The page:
The funeral directors, a local firm called W A Truelove and Son were amazing, and made the day go very smoothly. We arrived everywhere exactly on time, never too early or too late. Mum was carried into church by a mixture of family and friends (Ben, foo, my uncle Allan, Duncan [mum's partner], Mark F and Giles), which was lovely. I held it together more or less until we got into the church and found just how many people there were (the church really was packed with mum's friends from all sorts of places, even my Auntie Joan, who we've not spoken to for years, and my cousin Mandy [ditto] came) and ended up crying through most all of the introduction and the first hymn.

Service sheet is here by the way.

After the hymn, I read the tribute which Phil and I had written together, and managed to keep it together enough to read it, though my voice kept breaking whenever I looked up and saw how many people were there for mum, so I tried to keep my eyes on the paper.

The tribute )

My uncle David (mum's brother) read the bible reading, and then Ben read the poem, which is Long Distance II by Tony Harrison, which I have posted here before, but I'll post it again for completeness.

Long Distance II by Tony Harrison )

The vicar (a lovely man, Mick Hough, who was miles better than the vicar we had at the same church for our wedding [his sermon involved homosexuals and protestants in ancient corinth]), used the poem as a way to launch into his address, which was beautiful, and talked about the finality of death for those left behind, but the hope for the next life and resurrection.

The service at the cemetery was very short and nice (and very well attended again), but seeing mum lowered into the ground was very hard, and so was putting a handful of earth in actually. After that we mingled for a bit (during which the mormon in attendance asked if we minded if he consecrated the grave "for your dad's sake" - we said he could, because honestly it doesn't matter to me either way, but I'm kind of pissed he invoked daddy*) before making our way back to the house to collect the car so we could meet everyone else at the pub near the church, where everyone mingled some more and talked about mum, which was nice in a different kind of way to the rest of the day. Once again, everyone was utterly amazing.

The pictures of the flowers are here (sorry, most of them are sideways as I uploaded them before I realised, then ran out of energy to fix them. Maybe I'll get around to it at a later date). There aren't many because we requested family flowers only, with donations to go to the Macmillan Nurses through the Undertaker who will collate them. The flowers we did get were stunningly beautiful though, and very mum I thought. The flowers from Phil and Ben and I are in the middle of this photo:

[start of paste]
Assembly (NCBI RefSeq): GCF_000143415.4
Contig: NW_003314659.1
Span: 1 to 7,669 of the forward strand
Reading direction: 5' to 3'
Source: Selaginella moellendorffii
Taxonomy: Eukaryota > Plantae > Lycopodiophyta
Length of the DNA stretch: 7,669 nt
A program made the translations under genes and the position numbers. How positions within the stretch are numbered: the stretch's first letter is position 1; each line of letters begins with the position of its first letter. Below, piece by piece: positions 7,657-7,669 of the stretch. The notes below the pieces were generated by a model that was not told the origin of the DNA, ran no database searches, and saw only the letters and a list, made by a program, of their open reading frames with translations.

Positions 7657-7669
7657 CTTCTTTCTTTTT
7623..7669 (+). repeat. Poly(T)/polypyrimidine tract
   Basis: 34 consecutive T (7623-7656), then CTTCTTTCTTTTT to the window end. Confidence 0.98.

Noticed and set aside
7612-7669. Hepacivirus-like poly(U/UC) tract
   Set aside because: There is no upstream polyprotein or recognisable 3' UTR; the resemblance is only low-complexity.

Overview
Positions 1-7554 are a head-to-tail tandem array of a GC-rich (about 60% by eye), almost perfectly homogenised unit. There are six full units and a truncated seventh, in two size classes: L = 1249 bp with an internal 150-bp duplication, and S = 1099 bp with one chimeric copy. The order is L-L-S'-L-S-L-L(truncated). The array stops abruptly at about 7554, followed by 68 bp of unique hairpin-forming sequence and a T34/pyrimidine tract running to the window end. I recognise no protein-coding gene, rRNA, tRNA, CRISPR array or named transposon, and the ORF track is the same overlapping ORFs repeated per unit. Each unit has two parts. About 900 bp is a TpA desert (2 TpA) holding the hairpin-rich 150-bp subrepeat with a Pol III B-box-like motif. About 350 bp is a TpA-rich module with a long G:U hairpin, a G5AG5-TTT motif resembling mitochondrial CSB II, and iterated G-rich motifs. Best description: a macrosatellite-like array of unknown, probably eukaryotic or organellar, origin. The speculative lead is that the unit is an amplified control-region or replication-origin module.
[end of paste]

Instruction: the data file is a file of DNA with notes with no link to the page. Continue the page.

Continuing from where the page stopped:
The ones to the left are from the Overal side of the family (dad's family), the ones to the right are from the Walker side (mum's side).

That's it, I think. Or at least it is for now. I'm pretty tired, but suffering from lack of arsedness to actually go to bed...

lizziec: (me - mummy and little lizzie)
We had mum's funeral today, and we couldn't have had a nicer day for it, weather wise. It was the kind of day mum would have loved, and she would have been extremely gratified and touched that so many people came to show their love and care for her by coming to say goodbye to her.

The funeral directors, a local firm called W A Truelove and Son were amazing, and made the day go very smoothly. We arrived everywhere exactly on time, never too early or too late. Mum was carried into church by a mixture of family and friends (Ben, foo, my uncle Allan, Duncan [mum's partner], Mark F and Giles), which was lovely. I held it together more or less until we got into the church and found just how many people there were (the church really was packed with mum's friends from all sorts of places, even my Auntie Joan, who we've not spoken to for years, and my cousin Mandy [ditto] came) and ended up crying through most all of the introduction and the first hymn.

Service sheet is here by the way.